Helping Your Teen Heal From Heartbreak

This blog post was written by Recovery Help Now’s, Vanessa Blaxland, MFTi.

Breaking up is hard to do, and even harder when you’re a teenager.   During the teen years a break-up is one the most emotional events a teenager will go through.   Teens are dealing with disappointment, sadness, embarrassment, and the difficulty and anxiety of now having to restructure their social life.  Watching your child hurt and not knowing how to help is the one of the most painful things as a parent.  Now that your child is a teenager I’m sure you wish it were as easy to stop their tears as it was when they were little with a promised trip for ice cream or a lollipop.  However, the good news is there are some tips that will help you help your teen get through a break-up.

1. Give them some space:  It’s normal for your teen to want to be sad and to be alone for a while.  Let them.  They are trying to work out a lot of thoughts and feelings and sometimes doing it alone for a moment instead of with others wanting to give their input can be easier for them.  Still keep an eye on them though.  If you see your teen is isolating themselves for a prolonged period of time or sensing they are depressed beyond what is normal for the break-up, it may be time to seek professional help.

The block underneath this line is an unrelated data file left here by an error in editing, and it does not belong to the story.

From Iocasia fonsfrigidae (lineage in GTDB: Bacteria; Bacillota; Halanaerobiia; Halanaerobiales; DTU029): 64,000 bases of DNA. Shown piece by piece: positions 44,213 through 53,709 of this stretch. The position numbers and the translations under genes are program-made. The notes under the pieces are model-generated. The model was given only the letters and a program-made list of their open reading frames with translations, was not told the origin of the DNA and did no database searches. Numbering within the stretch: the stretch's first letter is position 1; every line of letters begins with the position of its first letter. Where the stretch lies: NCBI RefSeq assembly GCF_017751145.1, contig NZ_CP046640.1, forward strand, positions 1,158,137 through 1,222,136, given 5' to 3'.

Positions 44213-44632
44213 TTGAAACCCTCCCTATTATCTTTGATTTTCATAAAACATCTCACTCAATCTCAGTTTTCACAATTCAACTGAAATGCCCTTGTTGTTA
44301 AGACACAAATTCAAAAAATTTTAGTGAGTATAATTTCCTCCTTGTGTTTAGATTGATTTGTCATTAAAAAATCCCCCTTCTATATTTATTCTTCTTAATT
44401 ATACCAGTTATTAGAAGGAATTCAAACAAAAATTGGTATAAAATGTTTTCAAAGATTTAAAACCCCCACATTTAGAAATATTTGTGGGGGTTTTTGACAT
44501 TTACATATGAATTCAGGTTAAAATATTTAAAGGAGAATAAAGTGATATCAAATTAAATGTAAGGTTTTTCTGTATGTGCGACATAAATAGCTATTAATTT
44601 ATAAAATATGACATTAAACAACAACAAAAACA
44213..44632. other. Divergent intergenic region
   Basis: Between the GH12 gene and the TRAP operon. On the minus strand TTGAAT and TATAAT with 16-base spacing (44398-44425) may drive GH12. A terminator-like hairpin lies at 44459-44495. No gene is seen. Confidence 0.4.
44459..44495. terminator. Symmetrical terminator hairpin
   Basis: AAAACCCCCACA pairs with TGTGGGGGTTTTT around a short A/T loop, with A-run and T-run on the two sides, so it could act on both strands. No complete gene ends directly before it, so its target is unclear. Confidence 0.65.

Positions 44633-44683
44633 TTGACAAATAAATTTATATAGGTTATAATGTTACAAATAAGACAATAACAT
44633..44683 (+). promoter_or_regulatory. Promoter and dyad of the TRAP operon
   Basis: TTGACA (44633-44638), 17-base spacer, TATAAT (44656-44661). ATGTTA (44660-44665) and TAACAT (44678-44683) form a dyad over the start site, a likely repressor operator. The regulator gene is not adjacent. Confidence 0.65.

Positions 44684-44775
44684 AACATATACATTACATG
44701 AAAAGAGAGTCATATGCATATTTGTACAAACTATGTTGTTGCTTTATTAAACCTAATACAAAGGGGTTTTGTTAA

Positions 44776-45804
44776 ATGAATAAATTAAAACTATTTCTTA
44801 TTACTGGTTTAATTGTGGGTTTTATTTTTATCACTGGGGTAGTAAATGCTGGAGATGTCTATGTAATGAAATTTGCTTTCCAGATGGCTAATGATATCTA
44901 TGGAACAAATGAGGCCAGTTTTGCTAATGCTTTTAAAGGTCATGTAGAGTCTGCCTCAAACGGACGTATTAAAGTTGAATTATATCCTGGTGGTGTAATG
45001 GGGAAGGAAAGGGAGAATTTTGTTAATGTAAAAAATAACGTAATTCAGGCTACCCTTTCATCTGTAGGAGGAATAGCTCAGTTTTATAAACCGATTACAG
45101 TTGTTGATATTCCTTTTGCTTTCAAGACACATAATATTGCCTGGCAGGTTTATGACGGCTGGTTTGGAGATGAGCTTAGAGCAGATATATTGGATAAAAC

2. Validate:  Even if you think your teen’s break-up is silly or not really all that important in the big scheme of things, even if you hated their boyfriend/girlfriend, or deep inside are happy they aren’t dating anymore, it’s still very important to acknowledge and validate what your teen’s experiencing.  Dismissing their feelings will only make your teen shut down.  But if you approach them from their perspective, which is they’ve just lost one of the most important people in their life, they will be more likely to confide in you and give you the opportunity to help them through this difficult time.

3. Encourage confidence:  After a break-up teens will have some self-defeating thoughts about themselves and their confidence will be bruised up for awhile.  You can help by encouraging your teen to return to the things and hobbies that made them feel good.  After they’ve had time to sulk, encourage them to hang out with friends and do new things.   Helping them find something that gives them confidence and back into the swing of things will give them a distraction from the hurt and make moving on easier.

Elana Clark-Faler
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